• pro forma financial statements
  • key accounting position papers
  • changes to key financial reporting systems and processes
  • other significant project deliverables, such as valuations of property, plant and equipment.

The committee should also assess whether management has the required level of staff with necessary skills and qualifications.

Are you providing the right oversight for risk management?
Report insight


On a rotational basis, invite members of the entity’s management to present to the audit committee on the risks and audit issues they are responsible for. This helps the audit committee to hold management accountable for taking effective action.


All 20 audit committees we reviewed with oversight of risk management discussed risk as a standing agenda item during committee meetings. However, to provide effective oversight, an audit committee needs to do more than acquit the information the entity provides in a risk register. We found significant variation between committees in how they discuss risk management.

An effective audit committee will discuss the sufficiency and effectiveness of the entity’s risk mitigations and conduct detailed reviews of significant and emerging risks. The Australian Securities Exchange's Corporate Governance Principles and Recommendations (4th Edition) February 2019 includes the following in its description of a risk committee’s role, whether it is a stand-alone committee or as part of a combined audit and risk committee:

  • Monitor management’s performance against the entity’s risk management framework, including whether it is operating within the risk appetite set by the accountable body.
  • Review any material incidents involving fraud or a break-down of the entity’s risk controls and the ‘lessons learned’.
  • Assess reports from management on new and emerging sources of risk and the risk controls and mitigation measures that management has put in place to deal with those risks.
  • Make recommendations to the chief executive officer and board in relation to the entity’s risk management framework.

The audit committee also needs to ensure risk management systems escalate all residual risks that sit outside the entity’s risk appetite to their chief executive officer and statutory body board.

Have you identified other areas for oversight?

An audit committee can spend a greater proportion of its time providing tailored or specialised oversight once it has comfort about the entity’s corporate governance systems.  

Audit committee members and an entity’s leadership should consider how the committee can add the most value to the entity, by considering:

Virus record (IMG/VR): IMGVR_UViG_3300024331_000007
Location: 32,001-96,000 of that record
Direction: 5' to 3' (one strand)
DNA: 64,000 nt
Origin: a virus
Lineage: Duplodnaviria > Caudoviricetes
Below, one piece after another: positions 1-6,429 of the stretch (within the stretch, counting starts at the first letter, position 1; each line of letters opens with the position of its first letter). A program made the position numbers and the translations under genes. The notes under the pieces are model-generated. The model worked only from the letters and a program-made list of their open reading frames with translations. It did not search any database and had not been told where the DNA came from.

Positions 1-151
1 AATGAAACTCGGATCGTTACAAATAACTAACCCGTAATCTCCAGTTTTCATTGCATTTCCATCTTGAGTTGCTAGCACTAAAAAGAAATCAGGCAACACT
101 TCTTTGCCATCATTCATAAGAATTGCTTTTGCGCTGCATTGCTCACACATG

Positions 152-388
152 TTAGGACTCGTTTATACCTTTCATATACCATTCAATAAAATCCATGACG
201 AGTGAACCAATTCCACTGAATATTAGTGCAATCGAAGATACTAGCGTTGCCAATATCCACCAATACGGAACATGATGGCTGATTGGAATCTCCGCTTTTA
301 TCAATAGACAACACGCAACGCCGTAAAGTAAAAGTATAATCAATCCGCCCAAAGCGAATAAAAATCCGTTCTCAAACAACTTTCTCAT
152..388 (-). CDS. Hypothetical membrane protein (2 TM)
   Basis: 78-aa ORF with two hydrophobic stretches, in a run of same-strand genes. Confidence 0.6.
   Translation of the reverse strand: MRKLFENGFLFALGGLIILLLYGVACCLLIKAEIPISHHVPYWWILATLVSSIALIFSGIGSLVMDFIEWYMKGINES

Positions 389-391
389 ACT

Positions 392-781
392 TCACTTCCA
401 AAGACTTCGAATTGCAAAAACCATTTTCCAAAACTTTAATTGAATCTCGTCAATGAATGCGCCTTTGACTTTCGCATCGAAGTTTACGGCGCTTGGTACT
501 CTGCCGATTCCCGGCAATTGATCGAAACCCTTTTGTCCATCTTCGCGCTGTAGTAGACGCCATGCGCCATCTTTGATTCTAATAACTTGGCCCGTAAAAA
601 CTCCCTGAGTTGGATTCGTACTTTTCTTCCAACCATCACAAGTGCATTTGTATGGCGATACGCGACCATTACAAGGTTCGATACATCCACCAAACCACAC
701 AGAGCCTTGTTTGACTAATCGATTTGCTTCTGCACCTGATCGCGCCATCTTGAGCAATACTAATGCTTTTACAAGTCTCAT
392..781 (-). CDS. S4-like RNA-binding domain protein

• the entity’s strategic objectives and core business
  • significant projects and events
  • the entity’s maturity, strengths and weaknesses
  • the entity’s assurance map (shows sources of assurance for the entity’s governance, control environment, and risk mitigations)
  • unidentified and unmitigated risks.

Audit committee members can better equip themselves for effective oversight and assurance in more specialised areas by getting additional training. Alternatively, audit committees can invite guests with specialist knowledge to attend meetings.

Are you maximising the value of your internal audit function?
Fast fact

Fast facts

Seventy-two out of the 74 chairs we surveyed agreed that their audit committee has systems in place to ensure management addresses internal audit's findings and recommendations.


Effective audit committees need to foster strong working relationships with the entity’s internal auditors. Internal audit gives the audit committee crucial insight into the entity by providing an objective and risk-based view on the entity’s internal control environment.

To maximise the value of an internal audit function, audit committees should have input into internal audit’s annual and strategic plans and support internal audit to effect positive change in an entity.

The audit committee’s roles and responsibilities regarding internal audit should include:

  • reviewing the internal audit plan to ensure it aligns with the entity’s risks and provides adequate coverage
  • assessing the independence of the internal audit function to ensure it is appropriate
  • making recommendations to the chief executive officer (CEO) and board about the independence, adequacy of skills and resourcing for internal audit
  • reviewing internal audit reports and recommendations and advising the board or CEO on significant findings
  • assessing the sufficiency of management’s planned actions to address findings and recommendations
  • monitoring management’s implementation of agreed actions.